|Published:||May 28, 2010 4:28 AM EDT|
|Updated:||May 28, 2010 12:27 AM EDT|
COLLIER COUNTY, Fla. - Brand new details to a story you first saw on WINK.
Teachers at Lorenzo Walker Institute of Technology in Collier County say they haven't been paid in months. WINK News just got new documents from one of those teachers, showing the school district knew about problems for months.
The school district hires a corporation to supply teachers for the electrical apprenticeship at LWIT. When we brought it to the district's attention last week that teachers haven't been paid, the district issued a statement that they only recently found out the corporation wasn't holding up it's end of the contract.
"Hide behind some sort of well 'we recently found out about this', that's a country crock," Larry Brennan exclaims.
Brennan's filled his last 24 years as an instructor for the apprenticeship program. But, Brennan says things started to go sour at the end of last school year.
"Slow pay, no pay," he recalls of his payment for teaching. Brennan tells WINK News the school district knew instructors were having issues with their paychecks then.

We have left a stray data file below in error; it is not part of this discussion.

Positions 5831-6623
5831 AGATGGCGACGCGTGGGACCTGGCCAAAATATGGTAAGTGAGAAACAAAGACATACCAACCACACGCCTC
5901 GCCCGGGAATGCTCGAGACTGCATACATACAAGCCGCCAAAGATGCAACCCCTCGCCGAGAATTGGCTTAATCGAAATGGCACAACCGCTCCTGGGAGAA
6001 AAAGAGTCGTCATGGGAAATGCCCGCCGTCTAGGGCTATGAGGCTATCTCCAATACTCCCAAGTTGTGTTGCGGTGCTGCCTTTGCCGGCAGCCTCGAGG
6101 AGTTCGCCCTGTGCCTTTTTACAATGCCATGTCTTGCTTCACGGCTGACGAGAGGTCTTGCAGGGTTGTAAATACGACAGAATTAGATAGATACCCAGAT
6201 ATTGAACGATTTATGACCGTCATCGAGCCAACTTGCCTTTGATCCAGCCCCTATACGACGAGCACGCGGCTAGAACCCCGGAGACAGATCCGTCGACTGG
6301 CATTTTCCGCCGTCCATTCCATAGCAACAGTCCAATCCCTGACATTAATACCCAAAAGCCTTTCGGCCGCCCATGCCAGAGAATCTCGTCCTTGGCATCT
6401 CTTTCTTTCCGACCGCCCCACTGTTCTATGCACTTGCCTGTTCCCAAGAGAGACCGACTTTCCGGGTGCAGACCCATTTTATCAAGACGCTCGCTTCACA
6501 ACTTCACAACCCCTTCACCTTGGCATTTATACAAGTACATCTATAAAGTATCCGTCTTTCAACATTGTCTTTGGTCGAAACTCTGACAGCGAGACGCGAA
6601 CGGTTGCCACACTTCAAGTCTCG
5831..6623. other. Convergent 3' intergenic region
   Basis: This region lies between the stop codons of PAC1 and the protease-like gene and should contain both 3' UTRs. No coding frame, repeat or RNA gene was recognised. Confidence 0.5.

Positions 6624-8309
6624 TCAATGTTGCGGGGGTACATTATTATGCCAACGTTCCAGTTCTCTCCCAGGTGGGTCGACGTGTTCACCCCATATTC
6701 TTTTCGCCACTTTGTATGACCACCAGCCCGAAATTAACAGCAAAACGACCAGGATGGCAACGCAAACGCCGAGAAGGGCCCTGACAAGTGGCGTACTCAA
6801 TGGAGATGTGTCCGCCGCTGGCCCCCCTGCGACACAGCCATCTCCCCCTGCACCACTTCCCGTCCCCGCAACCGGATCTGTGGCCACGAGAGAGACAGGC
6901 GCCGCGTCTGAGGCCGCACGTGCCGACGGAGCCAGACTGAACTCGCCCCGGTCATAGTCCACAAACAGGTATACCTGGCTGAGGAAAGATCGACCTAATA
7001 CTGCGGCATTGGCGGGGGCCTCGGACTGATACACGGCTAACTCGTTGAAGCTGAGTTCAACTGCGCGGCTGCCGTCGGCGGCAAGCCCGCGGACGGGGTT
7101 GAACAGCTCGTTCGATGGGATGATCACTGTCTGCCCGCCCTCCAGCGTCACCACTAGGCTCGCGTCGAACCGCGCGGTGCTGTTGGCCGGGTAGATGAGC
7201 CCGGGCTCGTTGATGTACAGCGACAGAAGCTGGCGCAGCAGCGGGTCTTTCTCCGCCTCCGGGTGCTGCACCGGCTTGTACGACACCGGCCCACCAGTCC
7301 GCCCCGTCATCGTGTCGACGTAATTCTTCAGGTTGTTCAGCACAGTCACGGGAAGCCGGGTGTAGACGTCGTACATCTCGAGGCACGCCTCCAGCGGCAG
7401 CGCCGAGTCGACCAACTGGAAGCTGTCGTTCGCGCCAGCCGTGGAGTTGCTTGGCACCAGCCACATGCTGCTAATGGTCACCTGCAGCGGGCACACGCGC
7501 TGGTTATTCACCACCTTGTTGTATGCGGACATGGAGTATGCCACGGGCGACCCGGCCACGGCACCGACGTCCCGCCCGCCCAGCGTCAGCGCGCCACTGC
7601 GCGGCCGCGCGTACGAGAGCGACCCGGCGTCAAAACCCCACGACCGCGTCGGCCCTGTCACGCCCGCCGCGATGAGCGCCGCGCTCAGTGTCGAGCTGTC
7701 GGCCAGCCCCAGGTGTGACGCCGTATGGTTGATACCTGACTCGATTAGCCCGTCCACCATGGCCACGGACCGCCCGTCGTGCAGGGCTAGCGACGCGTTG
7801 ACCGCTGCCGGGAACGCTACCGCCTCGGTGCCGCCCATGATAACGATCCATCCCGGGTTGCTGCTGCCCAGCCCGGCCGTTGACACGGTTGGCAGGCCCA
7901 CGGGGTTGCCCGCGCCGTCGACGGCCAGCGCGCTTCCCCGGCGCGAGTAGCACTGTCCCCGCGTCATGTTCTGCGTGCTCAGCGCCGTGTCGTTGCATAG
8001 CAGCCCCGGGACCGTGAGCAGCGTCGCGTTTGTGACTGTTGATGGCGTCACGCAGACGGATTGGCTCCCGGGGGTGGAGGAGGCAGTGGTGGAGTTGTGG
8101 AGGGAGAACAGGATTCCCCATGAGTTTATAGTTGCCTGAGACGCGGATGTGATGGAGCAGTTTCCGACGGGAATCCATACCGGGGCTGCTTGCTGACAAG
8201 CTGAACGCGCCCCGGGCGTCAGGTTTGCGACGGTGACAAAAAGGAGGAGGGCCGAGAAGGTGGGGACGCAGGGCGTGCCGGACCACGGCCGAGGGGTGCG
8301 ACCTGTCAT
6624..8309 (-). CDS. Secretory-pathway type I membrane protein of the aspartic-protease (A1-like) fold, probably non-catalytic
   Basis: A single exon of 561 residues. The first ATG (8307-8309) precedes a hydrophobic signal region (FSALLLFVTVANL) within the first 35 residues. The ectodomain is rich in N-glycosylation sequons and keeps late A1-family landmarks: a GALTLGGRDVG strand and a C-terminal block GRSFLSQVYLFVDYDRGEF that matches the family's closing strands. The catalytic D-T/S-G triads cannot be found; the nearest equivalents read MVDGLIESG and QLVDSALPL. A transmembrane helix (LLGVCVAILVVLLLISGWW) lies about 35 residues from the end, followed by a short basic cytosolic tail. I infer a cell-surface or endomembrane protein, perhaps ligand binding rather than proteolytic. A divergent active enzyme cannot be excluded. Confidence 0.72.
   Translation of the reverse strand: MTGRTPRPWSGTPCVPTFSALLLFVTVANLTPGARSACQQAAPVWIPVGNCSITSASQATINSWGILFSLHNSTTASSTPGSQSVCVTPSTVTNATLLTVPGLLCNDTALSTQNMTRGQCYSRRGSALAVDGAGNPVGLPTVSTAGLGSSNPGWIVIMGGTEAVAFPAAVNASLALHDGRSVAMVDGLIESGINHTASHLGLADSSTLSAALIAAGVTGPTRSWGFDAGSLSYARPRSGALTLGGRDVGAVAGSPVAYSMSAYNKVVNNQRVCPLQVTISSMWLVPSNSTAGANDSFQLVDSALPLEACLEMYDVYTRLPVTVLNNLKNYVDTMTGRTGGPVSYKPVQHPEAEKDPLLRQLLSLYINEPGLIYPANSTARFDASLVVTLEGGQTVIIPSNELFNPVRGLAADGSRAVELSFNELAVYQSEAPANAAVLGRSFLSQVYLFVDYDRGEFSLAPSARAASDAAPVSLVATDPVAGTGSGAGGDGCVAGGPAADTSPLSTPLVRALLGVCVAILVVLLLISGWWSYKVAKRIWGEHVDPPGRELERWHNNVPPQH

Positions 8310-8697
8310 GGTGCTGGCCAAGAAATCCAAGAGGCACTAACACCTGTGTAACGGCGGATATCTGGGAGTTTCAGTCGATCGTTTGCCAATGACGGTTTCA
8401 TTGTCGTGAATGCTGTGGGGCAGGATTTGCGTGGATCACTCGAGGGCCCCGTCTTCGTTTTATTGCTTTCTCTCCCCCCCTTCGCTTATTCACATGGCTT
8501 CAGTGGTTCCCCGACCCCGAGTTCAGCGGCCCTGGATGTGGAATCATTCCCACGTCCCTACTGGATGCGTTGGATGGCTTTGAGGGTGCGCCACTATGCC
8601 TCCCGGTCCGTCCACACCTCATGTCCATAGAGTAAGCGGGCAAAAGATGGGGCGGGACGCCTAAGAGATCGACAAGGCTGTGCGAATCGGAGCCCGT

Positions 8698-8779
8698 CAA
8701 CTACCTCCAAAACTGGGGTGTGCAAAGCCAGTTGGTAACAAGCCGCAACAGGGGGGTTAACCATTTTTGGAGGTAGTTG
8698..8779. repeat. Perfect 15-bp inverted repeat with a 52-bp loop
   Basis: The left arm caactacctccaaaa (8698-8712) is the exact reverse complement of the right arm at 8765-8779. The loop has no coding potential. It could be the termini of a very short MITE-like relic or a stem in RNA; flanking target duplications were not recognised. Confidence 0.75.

But, it was the beginning of this school year, just days after the school district renewed their contract with the corporation that supplies the teachers, Southwest Florida Electrical Apprenticeship Association, he made it known the money issues hadn't gone away.
"October 5, 2009. I gave them full notice, Ms. Johnson, Dr. Thompson, Allum Hamblett, anyone that would listen," Brennan explains. That's when he sent an email to the school's director, the district's human resources manager and the superintendent.
Brennan wrote "Last year there appeared to be some 'cash flow' irregularities. This year they seem to be more impacting on the students and the instructors' abilities."
Brennan also states in the email that student's didn't get text books, and tells me they didn't receive them until the 13th week of class. Teachers say it is due to invoices not being paid by the corporation the previous school year.
"There was a call for pro-action here, it fell on deaf ears for whatever reason."
Brennan says he left the program after almost 25 years to make a statement over things not being handled correctly. However, he tells me for the last seven months he has been deeply concerned over the students and applauds the teachers that are currently working for free.
According to the school district's records, just days after Brennan's email of concern is dated, they paid the corporation $168,000 for the year.
The district refuses to answer any questions until they are through with their own investigation.
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